GEORGE ANTHEIL (1900 - 1959)
Of German descent, the composer and pianist George Antheil was born in New York and studied composition with Constantin von Sternberg and Ernest Bloch. He went on to establish
a reputation and some notoriety for himself in Berlin and then in Paris, notably with his anti-Romantic use of mechanical procedures. He then turned to neoclassicism and to various other musical fashions of the time, and to an attempt to revive contemporary German opera. A falling-off of critical support led him in 1933 to return to America, where he collaborated with Balanchine and Martha Graham in musical ‘ballet-opera-theatre’, moving to Hollywood in an attempt to support himself by film music. Since his death there has been a revival of interest in his work.
In 1926 Antheil aroused avant-garde interest with his Ballet mécanique, a film collaboration with Fernand Léger (although the problems of co-ordinating film and music proved insurmountable and both works became autonomous). His later ballets in America with Balanchine include Dreams, and, with the choreographer Loring, Capital of the World for the American Ballet Theater. His first opera, Transatlantic, had its premiere in Frankfurt in 1930, but his most successful opera remains Volpone, first staged in Los Angeles in 1955. Three further operas followed: The Brothers, Venus in Africa and The Wish.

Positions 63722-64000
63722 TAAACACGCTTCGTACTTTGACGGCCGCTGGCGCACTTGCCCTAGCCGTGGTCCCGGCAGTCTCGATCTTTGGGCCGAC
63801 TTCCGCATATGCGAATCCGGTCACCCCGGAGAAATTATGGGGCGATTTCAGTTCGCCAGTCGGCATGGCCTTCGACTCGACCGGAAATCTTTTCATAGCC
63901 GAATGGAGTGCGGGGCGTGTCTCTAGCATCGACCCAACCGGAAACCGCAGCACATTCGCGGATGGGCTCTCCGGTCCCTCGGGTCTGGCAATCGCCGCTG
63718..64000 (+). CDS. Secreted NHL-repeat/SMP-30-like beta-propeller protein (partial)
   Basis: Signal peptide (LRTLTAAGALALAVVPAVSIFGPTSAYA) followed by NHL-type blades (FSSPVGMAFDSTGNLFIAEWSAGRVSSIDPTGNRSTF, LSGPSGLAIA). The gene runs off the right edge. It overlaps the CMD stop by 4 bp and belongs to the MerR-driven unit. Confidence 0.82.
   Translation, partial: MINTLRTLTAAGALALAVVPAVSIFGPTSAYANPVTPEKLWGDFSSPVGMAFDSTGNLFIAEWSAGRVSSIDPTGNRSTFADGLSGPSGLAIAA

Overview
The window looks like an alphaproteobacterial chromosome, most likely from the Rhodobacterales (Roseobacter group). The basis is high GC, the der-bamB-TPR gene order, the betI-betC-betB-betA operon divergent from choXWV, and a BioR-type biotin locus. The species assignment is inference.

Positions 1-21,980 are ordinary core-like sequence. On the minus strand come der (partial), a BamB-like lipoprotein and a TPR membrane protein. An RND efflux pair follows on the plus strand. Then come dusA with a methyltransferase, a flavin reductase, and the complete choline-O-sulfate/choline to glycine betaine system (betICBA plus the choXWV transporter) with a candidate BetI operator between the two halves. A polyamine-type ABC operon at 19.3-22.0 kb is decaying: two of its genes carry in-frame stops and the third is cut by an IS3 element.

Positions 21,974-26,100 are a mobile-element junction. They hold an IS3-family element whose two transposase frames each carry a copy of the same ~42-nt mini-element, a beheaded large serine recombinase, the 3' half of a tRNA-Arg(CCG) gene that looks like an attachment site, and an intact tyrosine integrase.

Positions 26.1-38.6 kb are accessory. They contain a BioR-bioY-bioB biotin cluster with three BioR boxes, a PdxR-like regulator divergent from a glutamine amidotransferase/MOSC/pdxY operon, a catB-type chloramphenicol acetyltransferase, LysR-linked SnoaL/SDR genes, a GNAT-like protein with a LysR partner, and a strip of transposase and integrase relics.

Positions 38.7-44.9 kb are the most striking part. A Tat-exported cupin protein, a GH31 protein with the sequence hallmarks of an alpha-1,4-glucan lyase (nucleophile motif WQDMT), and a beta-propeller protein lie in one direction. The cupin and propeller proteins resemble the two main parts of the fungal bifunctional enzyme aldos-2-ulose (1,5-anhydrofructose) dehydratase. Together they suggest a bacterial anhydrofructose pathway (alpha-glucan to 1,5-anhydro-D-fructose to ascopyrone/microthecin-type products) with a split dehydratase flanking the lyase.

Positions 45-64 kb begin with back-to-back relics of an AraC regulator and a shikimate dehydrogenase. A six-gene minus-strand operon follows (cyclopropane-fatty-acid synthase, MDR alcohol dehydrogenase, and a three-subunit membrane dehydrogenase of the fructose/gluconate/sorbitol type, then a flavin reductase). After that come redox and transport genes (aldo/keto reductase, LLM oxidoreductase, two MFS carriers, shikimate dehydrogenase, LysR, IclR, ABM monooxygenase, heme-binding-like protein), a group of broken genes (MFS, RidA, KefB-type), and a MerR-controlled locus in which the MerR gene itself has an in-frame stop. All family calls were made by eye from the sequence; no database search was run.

Antheil had hopes of a change in his fortunes when his Symphony No. 4 was accepted for publication in 1942. His Fifth Symphony, subtitled ‘Joyous’, followed in 1948 and the final Sixth Symphony ‘after Delacroix’, although later to be revised, appeared in the same year. The first movement of the latter drew inspiration from Delacroix’s painting Liberty Leading the People. Antheil also wrote chamber music, including three string quartets and, in 1923, a Symphony for Five Instruments, scored for flute, bassoon, trumpet, trombone and viola. He provided avant-garde and then more conventional music for the piano throughout his career.